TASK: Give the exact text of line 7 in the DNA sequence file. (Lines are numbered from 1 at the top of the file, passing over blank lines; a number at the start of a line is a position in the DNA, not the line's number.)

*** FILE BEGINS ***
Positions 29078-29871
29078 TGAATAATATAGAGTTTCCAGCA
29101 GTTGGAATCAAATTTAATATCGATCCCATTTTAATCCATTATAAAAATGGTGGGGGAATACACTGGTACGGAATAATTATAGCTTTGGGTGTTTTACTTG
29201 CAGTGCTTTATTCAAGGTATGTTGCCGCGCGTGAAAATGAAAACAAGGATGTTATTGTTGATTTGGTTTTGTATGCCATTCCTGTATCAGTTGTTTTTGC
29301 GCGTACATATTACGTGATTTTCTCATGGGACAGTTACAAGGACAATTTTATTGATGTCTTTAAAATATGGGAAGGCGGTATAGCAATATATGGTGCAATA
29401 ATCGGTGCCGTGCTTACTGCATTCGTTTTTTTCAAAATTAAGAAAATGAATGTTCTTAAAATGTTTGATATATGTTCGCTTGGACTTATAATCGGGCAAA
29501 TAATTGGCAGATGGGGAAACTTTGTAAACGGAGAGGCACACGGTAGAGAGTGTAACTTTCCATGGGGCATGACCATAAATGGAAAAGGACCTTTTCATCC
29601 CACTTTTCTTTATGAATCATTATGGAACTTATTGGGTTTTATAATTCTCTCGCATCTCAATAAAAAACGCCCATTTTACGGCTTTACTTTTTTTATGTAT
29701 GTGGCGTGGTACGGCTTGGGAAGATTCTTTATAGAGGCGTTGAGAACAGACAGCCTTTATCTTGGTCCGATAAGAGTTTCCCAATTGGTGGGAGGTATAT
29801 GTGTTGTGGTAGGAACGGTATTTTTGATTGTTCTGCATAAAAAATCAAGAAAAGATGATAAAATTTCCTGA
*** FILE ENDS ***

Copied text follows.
29501 TAATTGGCAGATGGGGAAACTTTGTAAACGGAGAGGCACACGGTAGAGAGTGTAACTTTCCATGGGGCATGACCATAAATGGAAAAGGACCTTTTCATCC